New poll offers Southern Democrats hope
The outlook for Southern Senate Democrats seeking re-election this year may not be so gloomy after all.
New polls out by The New York Times and the Kaiser Family Foundation show a narrow lead for Democratic Senator Kay Hagan in North Carolina. Democratic Senator Mark Pryor of Arkansas is up 46% to 36% against his opponent, Republican Congressman Tom Cotton.
End Quote William Kristol The Weekly Standard
A reputable news organisation would have looked at question 12 and thrown the poll out”
In Louisiana, Mary Landrieu has 42% in a multiple-candidate field, with her next closest opponent at 18% (if no candidate garners 50% on Election Day, the top two compete in a runoff vote). Democratic challenger Alison Lundergan Grimes trails incumbent Republican Mitch McConnell in Kentucky by only one point.
The results of the survey conducted 8-15 April set off a he-said, he-said back-and-forth between the Weekly Standard's William Kristol and Nate Cohn of the New York Times.
Kristol writes that results from question 12 of the poll - which asks voters if they voted in the 2012 presidential election and, if so, for whom - is the reason why the whole survey should be thrown out. Instead of giving the pollsters a reality test, he argued, the question showed that the poll doesn't represent an accurate snapshot of voters.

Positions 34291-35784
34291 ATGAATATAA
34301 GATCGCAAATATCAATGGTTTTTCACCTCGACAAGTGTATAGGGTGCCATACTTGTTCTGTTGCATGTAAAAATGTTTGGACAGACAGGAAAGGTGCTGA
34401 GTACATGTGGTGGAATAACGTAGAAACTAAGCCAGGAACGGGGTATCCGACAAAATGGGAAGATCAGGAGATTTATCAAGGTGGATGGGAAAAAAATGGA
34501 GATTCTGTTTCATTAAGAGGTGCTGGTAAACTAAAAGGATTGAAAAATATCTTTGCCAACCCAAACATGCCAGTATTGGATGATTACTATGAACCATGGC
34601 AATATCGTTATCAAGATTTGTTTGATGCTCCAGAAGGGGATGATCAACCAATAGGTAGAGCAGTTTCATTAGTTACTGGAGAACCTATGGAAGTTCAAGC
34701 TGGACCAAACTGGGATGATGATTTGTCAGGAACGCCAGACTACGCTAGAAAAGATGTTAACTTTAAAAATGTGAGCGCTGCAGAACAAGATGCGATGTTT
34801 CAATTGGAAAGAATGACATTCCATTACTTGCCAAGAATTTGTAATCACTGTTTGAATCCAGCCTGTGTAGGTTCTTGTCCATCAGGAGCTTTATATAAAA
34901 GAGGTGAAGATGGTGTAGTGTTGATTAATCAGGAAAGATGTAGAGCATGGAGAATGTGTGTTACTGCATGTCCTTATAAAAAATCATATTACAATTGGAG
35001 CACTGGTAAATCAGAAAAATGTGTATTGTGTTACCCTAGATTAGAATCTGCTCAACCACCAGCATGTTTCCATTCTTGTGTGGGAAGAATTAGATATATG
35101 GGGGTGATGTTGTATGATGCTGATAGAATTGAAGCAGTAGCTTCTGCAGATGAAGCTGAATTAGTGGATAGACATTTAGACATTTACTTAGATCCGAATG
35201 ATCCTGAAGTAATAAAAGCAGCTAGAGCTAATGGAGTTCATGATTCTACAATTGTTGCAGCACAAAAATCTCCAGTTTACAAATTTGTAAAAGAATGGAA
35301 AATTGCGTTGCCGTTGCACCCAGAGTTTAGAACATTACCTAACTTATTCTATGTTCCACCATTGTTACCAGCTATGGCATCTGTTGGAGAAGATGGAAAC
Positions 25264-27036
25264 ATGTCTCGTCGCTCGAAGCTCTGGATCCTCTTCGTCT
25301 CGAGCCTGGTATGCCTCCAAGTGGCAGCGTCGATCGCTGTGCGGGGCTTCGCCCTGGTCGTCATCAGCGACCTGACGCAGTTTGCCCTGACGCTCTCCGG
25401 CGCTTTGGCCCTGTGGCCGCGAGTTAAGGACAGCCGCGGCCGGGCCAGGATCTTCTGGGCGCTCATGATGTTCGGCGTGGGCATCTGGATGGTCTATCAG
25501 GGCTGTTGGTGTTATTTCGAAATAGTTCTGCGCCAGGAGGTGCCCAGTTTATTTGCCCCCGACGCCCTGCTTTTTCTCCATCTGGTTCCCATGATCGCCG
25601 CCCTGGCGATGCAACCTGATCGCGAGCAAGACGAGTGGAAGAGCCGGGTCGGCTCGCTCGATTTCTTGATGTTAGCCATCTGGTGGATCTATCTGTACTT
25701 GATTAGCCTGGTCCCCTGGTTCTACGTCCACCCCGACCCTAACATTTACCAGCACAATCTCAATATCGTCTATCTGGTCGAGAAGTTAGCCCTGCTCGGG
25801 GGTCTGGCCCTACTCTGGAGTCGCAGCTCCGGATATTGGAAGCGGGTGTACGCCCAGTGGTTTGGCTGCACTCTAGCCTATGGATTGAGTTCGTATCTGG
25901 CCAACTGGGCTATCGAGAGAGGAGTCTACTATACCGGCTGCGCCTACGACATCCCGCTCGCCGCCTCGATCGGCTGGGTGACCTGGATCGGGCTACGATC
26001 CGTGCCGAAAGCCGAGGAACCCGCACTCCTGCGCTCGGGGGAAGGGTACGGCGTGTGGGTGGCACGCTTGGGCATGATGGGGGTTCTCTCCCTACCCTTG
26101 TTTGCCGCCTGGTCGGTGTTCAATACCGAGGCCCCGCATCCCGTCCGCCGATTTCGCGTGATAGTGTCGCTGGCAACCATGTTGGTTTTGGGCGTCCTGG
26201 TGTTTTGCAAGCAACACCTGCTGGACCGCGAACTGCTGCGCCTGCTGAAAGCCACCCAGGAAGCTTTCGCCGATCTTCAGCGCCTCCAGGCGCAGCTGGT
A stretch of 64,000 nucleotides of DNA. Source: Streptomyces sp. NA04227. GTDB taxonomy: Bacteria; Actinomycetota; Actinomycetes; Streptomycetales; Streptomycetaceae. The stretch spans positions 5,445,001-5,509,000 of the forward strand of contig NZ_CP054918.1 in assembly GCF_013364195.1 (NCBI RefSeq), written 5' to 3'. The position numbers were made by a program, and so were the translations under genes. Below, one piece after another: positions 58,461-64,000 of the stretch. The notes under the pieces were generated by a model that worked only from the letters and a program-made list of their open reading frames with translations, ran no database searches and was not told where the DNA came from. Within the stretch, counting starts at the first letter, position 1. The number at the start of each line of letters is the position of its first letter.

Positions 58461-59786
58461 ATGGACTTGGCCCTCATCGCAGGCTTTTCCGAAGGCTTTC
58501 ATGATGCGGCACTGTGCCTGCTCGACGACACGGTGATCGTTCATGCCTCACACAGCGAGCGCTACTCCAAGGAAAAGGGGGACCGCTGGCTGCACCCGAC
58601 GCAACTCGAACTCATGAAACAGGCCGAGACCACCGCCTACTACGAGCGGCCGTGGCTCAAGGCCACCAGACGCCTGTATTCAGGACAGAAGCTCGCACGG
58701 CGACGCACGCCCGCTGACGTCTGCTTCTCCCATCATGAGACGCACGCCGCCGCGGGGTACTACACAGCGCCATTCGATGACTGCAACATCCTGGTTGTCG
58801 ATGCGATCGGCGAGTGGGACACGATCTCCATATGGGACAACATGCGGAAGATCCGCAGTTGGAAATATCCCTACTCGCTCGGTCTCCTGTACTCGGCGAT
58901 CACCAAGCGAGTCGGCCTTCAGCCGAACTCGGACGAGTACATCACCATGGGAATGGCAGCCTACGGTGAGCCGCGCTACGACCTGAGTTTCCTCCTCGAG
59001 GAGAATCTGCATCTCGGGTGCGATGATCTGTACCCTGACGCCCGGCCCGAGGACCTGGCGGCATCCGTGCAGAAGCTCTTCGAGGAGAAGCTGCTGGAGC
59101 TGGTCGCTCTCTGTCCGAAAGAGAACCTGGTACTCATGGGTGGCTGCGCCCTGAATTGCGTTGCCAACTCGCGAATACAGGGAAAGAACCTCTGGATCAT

"A reputable news organisation would have looked at question 12 and thrown the poll out. But then again, it was the New York Times," Kristol contends.
The New York Times' Nate Cohn fired back, saying that there is always a bias toward whoever won the election in any post-election survey. People don't like to come out on the losing side.
"Is it possible that nearly all of the voters who 'don't remember' or voted for 'someone else' supported Mr Romney? Yes, and there's evidence to support it," Cohn writes. "The voters who didn't report whom they supported are overwhelmingly white, while over 90% of black voters reported supporting Mr Obama."
Cohn encouraged restraint when interpreting the polls, however. While it's encouraging news for Democrats, their candidates are only ahead by a few points if at all, and the party still faces an uphill battle in November.
"In every contest, at least 10% of Democratic supporters oppose the Affordable Care Act and say they wouldn't vote for a candidate who disagrees with their stance. All four Democratic Senate candidates in these states support the law. In the six and a half months between now and Election Day, you can be confident that Republicans and their allies will remind voters of this fact," he writes.
(By Kierran Petersen)